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The 10 Best Games of 2018 (So Far)

Q1 2018 was filled with some pretty epic games so it’s time to take a look at the 10 best games of the year (so far). We’re now a quarter of the way into 2018 and if I’d have told […]

Q1 2018 was filled with some pretty epic games so it’s time to take a look at the 10 best games of the year (so far).

We’re now a quarter of the way into 2018 and if I’d have told you that we’d have a number of GOTY contenders by the end of March before the year began, you’d have probably scoffed at the the thoughts. But here were are, burdened by a mountain of brilliant games to play before Spring had even sprung.

Here’s a quick run down of 10 of the best games we’ve been fortunate enough to play so far in 2018.

1.Crossing Souls

Top down adventures are ten a penny these days but none of the releases this year tell a story as powerful or as enjoyable as Crossing Souls, the debut game from Fourattic, published by Devolver. With sublime orthogonal pixel art, a majestic soundtrack and enough 80’s nostalgia to make any millennial smile it’s a genuine delight to play. In our review, we described it as “more than just a love letter to the past” and it’s certainly one of the best games we’ve played so far in 2018.

2). Moss

Before the release of Moss, Paul was considering selling his PlayStation VR kit. “The wow factor had gone” he said, but with Moss, that Wow factor returned in spectacular style. An adventure game bursting with charm and charisma, Moss really showed what unbridled creativity could create within the VR space. Moss is a must own game of 2018 and the flagship of a slew of titles hitting PSVR this year. For more information, take a gander at Paul’s review.

3). Celeste

Like the best platformers, Celeste keeps things simple. You can jump, dash and climb up most surfaces but those mechanics are used in a variety of nefarious ways and combined with myriad deadly obstacles for you to cross resulting in a challenging but incredibly rewarding game. You play as a girl named Madeline who’s dedicated to climbing the Celeste mountain – but there’s something very amiss with this particular mountain and it’s giving physical form to her feelings of anxiety and depression. Celeste took me completely by surprise, gleaming with complexity while being entirely intuitive thanks to masterful games design and is an essential gaming experience for those that enjoy the genre. When I do eventually get around to reviewing it, you can expect nothing less than a 10/10.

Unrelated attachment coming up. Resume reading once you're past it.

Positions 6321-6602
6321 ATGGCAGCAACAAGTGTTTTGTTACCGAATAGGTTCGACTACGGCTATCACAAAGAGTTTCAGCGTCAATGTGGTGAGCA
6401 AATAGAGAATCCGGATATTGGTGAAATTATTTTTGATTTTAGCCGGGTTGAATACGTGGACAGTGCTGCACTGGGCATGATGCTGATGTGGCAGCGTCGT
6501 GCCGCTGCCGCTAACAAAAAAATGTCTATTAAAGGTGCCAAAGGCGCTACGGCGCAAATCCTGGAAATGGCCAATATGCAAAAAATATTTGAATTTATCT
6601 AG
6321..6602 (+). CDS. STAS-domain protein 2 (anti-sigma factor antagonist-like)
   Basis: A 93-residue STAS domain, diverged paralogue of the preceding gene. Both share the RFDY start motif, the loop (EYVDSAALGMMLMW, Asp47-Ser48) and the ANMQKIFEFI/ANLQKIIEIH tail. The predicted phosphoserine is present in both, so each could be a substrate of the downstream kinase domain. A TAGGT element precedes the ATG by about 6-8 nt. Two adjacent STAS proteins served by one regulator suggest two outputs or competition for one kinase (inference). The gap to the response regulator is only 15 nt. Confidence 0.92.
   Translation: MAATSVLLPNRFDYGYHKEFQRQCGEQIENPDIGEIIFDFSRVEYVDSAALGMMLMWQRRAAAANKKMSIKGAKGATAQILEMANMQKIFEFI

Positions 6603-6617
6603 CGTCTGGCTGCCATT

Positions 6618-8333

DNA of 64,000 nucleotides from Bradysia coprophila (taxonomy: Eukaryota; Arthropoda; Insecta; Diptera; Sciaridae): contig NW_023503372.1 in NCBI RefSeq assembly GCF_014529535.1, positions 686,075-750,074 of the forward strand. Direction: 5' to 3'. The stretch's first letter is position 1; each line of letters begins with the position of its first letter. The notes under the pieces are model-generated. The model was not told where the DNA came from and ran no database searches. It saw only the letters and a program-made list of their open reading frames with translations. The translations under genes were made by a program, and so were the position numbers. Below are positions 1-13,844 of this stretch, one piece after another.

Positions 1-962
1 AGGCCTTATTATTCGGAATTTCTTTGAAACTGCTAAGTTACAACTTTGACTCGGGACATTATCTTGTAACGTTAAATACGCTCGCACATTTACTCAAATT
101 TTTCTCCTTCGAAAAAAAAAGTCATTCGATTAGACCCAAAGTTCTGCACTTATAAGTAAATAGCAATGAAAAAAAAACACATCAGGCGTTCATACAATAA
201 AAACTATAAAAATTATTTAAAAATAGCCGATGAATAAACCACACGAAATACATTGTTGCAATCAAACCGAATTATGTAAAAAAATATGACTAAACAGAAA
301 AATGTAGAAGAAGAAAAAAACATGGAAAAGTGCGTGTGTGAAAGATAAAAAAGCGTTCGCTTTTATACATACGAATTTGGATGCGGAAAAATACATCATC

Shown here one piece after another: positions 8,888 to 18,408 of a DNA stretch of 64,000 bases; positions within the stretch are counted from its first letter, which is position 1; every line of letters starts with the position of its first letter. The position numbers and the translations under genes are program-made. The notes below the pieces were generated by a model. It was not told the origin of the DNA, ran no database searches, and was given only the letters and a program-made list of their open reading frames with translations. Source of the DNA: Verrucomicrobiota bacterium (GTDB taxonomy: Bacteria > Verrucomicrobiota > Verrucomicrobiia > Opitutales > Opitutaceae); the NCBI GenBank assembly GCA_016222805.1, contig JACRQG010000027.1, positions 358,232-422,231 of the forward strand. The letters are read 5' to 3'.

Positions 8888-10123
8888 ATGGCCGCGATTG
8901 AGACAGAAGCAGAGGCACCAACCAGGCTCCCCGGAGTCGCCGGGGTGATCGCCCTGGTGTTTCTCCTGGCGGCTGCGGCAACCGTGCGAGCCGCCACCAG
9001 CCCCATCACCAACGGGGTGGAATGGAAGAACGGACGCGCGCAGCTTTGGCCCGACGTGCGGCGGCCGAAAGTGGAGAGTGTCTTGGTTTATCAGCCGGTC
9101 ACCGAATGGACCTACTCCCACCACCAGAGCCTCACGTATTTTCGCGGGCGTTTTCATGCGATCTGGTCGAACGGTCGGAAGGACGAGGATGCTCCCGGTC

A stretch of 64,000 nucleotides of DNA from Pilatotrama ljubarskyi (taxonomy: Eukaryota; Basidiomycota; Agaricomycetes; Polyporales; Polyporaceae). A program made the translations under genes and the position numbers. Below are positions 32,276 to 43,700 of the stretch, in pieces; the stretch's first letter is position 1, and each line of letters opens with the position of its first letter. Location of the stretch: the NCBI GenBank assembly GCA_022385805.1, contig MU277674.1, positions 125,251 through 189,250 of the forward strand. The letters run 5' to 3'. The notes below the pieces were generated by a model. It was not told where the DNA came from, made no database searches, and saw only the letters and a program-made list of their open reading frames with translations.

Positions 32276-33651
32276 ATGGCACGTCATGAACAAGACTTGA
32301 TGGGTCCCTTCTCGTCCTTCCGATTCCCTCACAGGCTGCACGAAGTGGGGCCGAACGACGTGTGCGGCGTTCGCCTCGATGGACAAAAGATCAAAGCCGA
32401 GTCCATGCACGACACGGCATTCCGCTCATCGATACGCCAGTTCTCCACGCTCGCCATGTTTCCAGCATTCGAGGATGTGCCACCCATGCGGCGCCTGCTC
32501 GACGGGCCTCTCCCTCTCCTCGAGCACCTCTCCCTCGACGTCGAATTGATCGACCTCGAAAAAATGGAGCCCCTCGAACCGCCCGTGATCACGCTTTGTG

4). Shadow of the Colossus

There’s a reason why over a decade after the game initially released back on the PS2, Sony saw fit to hand Team ICO’s second masterworks to Blue Point for a remaster. That’s because it’s truly something special. Blue Point worked some incredible magic to bring this much loved game up to modern day visual standards and even though the core concept and game play are more than 12 years old, Shadow of the Colossus is a real GOTY contender once again.

5). Batman: The Enemy Within

I didn’t think it was possible for Telltale to top the narrative strength of Season 1 of their Walking Dead series but they’re achieved just that with Batman: The Enemy Within. Utterly shattering the status quo, Telltale have given truly original spins to established Batman characters you probably thought you knew like the back of your hand. Featuring a dream line-up from Batman’s rogue gallery, an incredible branching story line that truly evolves based on your decisions and phenomenal voice performances from everyone involved, The Enemy Within has set the new high bar for story based adventure games. You can read our series of reviews by clicking here.

6). Where The Water Tastes Like Wine